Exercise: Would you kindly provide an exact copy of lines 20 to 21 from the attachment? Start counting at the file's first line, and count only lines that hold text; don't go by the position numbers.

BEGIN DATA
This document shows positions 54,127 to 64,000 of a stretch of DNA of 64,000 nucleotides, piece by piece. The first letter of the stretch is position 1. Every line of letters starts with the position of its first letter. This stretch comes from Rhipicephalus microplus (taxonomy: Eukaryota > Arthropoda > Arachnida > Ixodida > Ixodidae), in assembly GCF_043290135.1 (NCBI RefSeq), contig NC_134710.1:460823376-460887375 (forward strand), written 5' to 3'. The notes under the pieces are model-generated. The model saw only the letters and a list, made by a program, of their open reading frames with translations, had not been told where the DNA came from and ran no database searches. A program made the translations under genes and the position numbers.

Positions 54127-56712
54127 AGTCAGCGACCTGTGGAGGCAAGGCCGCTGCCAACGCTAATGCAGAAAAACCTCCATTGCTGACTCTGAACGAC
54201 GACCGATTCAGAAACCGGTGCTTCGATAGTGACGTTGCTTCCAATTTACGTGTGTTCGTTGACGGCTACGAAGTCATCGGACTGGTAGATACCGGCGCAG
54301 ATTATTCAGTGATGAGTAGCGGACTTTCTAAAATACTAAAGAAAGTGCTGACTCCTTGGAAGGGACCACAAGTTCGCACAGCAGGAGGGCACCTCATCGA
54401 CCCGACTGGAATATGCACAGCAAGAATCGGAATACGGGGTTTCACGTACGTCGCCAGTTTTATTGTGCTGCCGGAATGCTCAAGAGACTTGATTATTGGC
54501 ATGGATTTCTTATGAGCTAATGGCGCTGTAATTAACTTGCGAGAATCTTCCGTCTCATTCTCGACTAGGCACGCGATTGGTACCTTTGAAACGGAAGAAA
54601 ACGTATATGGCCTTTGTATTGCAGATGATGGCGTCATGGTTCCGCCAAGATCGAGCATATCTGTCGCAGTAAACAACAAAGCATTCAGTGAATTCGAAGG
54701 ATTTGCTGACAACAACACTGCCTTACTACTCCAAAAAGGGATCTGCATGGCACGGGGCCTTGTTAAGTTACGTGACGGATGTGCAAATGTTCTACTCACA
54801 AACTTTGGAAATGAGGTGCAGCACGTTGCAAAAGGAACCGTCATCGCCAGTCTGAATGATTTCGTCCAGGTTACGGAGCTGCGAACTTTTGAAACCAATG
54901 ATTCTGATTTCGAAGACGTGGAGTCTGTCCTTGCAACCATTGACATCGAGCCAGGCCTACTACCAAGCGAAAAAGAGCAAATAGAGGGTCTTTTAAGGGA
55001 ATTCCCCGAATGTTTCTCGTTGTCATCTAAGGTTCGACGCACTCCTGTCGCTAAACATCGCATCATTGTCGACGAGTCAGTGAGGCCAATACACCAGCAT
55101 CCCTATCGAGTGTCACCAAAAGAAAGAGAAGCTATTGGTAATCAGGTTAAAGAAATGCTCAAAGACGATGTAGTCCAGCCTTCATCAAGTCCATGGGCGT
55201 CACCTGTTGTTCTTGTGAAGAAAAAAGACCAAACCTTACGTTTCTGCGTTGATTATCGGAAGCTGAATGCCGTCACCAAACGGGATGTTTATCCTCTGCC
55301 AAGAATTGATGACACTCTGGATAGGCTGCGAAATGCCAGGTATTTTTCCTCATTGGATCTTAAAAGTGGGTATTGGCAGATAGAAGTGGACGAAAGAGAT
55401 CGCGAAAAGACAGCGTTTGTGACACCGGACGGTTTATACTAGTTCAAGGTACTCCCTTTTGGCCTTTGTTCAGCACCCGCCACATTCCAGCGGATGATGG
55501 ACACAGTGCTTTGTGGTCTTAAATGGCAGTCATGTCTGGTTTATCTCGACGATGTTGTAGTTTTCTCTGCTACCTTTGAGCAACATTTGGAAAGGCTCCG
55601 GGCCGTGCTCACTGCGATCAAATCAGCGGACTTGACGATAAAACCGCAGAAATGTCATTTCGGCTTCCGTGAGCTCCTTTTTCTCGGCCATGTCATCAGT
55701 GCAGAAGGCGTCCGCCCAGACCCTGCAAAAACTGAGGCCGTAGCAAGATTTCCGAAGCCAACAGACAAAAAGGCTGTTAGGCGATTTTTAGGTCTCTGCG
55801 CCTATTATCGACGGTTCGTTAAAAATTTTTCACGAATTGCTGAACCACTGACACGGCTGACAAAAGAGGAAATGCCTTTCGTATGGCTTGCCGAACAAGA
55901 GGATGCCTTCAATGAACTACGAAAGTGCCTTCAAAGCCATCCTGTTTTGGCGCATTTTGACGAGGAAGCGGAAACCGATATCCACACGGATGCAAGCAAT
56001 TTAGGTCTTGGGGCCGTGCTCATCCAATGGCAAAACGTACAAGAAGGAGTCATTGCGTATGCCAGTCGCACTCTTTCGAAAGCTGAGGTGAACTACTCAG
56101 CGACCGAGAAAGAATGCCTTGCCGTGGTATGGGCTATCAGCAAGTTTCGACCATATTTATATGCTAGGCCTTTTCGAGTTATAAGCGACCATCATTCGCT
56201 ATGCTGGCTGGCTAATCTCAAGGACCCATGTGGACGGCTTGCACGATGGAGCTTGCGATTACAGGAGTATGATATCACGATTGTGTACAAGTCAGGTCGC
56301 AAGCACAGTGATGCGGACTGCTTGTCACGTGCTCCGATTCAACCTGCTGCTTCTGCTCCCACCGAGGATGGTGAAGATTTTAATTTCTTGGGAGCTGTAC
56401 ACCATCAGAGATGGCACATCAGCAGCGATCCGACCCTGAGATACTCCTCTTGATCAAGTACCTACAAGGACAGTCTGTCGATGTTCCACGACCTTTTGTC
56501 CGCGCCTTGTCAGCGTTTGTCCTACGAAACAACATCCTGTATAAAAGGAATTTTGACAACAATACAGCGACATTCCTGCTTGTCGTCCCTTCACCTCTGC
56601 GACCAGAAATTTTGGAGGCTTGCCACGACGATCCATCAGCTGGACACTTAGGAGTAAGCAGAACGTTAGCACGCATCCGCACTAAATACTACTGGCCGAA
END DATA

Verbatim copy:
55801 CCTATTATCGACGGTTCGTTAAAAATTTTTCACGAATTGCTGAACCACTGACACGGCTGACAAAAGAGGAAATGCCTTTCGTATGGCTTGCCGAACAAGA
55901 GGATGCCTTCAATGAACTACGAAAGTGCCTTCAAAGCCATCCTGTTTTGGCGCATTTTGACGAGGAAGCGGAAACCGATATCCACACGGATGCAAGCAAT